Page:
Book review: Border Angels

by Anthony Quinn

Book review: Border Angels

IT’S a truism as much as a cliché — you can’t bury the past. You can bury memories, you can bury bodies, but the pesky past, with all its complications, refuses to disappear, no matter what you do or say.

Country Tyrone-born writer and journalist, Anthony Quinn, knows this, as is obvious in his two crime novels, Disappeared (published in 2012) and his latest, Border Angels, both of which feature a decent man, Inspector Celcius Daly, who is more at ‘home’ with the truths of murder and kidnap and tragedy than living a lie with his wife.

Disappeared was published to positive reviews that highlighted Quinn’s well-wrought prose as much as his intuitive knowledge of the landscape around Armagh — if the police investigations in the book could be described as routine, then the writing was not.

And so it is with Quinn’s follow-up — the dark recesses on which Border Angels shines a glaring light include the bursting of the property bubble, racism, and brothel-keeping/sex-trafficking in rural Ireland.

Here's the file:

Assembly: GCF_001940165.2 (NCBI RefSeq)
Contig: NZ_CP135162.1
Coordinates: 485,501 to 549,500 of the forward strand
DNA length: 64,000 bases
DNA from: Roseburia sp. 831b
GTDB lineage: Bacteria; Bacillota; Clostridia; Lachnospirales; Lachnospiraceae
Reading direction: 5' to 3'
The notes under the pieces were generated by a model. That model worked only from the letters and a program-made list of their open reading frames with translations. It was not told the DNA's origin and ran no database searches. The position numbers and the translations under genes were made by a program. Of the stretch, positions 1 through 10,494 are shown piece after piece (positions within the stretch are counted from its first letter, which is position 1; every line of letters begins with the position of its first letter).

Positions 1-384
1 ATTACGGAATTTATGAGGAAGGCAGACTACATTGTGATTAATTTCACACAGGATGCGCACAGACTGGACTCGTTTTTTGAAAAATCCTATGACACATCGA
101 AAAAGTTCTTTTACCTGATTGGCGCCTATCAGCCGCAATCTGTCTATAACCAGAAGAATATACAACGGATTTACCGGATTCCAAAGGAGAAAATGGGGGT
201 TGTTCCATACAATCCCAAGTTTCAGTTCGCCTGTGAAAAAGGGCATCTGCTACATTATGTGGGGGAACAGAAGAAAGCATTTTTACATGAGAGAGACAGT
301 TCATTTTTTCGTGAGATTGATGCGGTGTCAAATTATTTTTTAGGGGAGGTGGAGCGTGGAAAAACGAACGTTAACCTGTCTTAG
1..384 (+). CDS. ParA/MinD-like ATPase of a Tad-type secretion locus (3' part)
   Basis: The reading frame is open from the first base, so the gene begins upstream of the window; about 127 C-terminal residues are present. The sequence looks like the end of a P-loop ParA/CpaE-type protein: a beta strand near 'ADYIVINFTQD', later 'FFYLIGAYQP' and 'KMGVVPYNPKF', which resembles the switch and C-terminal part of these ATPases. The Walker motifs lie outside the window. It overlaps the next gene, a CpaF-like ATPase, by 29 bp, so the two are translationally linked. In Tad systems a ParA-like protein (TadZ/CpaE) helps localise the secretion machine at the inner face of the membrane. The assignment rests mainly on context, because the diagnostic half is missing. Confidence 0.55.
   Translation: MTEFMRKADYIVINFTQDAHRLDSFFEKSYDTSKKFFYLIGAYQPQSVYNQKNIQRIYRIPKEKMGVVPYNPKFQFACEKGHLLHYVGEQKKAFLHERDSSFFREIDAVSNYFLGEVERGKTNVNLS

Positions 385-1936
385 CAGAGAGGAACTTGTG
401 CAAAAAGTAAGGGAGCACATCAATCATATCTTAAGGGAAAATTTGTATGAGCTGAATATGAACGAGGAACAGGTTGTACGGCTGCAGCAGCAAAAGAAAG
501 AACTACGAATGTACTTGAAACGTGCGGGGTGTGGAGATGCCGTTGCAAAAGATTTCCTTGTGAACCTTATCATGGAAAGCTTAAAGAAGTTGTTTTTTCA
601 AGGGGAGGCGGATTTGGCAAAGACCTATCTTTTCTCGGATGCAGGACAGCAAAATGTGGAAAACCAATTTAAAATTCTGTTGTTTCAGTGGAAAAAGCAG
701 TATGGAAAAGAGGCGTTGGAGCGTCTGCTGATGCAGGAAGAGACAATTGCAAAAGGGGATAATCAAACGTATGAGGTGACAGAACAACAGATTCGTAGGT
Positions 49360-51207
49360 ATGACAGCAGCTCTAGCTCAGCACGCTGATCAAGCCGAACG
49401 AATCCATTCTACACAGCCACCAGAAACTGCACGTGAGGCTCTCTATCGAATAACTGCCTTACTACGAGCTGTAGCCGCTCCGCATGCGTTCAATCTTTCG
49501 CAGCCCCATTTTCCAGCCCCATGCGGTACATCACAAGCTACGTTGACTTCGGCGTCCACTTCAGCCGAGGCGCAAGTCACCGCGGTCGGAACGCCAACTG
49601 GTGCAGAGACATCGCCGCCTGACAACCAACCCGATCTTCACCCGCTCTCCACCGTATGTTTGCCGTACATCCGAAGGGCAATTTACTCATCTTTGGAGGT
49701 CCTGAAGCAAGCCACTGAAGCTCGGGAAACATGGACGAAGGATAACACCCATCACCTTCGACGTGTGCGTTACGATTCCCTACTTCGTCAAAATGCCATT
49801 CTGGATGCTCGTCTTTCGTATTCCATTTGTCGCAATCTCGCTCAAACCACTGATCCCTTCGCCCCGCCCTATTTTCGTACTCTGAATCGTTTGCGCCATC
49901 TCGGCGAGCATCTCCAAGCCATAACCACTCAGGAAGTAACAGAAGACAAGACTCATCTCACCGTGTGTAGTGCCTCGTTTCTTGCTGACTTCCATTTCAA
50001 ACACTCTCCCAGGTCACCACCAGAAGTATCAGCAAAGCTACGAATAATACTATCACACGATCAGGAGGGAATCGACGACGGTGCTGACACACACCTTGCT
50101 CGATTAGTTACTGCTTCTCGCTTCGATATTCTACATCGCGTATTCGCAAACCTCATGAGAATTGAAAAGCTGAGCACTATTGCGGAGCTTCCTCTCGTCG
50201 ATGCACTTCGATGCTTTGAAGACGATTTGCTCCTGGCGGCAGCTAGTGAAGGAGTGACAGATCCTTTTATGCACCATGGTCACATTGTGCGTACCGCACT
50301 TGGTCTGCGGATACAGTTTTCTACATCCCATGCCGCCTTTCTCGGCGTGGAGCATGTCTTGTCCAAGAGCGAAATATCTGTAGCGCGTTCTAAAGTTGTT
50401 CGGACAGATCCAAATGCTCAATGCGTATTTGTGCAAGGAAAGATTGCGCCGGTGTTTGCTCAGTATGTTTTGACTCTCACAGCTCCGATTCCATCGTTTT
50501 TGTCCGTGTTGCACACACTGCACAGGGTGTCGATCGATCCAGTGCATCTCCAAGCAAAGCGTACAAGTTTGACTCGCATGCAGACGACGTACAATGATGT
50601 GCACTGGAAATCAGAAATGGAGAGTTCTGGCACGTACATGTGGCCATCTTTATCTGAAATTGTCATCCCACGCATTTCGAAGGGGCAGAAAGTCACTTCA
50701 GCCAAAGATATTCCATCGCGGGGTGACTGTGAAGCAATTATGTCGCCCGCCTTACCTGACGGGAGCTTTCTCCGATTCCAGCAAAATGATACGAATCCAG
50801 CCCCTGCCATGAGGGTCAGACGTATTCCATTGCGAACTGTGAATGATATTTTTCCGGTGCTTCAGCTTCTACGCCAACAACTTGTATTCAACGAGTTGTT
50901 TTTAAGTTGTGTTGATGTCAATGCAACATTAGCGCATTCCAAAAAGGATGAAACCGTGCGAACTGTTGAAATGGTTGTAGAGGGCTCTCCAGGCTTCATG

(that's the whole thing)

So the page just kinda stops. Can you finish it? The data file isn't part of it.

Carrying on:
From Quinn’s quiet-spoken (if not reticent) manner, I’d be hard-pressed to guess that he’s the writer of books that lay bare and bald the indifference that hangs like a dense fog over Northern Irish communities in these post-peace process days.

It helps that when Quinn isn’t writing a page of fiction per day (“within eight months, you have a book,” he says) that he’s sitting at his desk in the Cookstown offices of the Tyrone Times.

His career is interesting; after completing an English degree at Queen’s University Belfast, he was an organic market gardener, social worker, lecturer, yoga teacher, and part-time journalist.

Incredibly shy as a child, Quinn has always written, and had always wanted to be a writer.

Stories of his were shortlisted for the Hennessy/New Irish Writing Award, and then he was the runner-up in a food-writing competition (his first ever interview as a journalist was with Gordon Ramsey).

Ten years ago, Quinn moved from Scotland back home to rural Armagh. He had previously undertaken a masters in social work.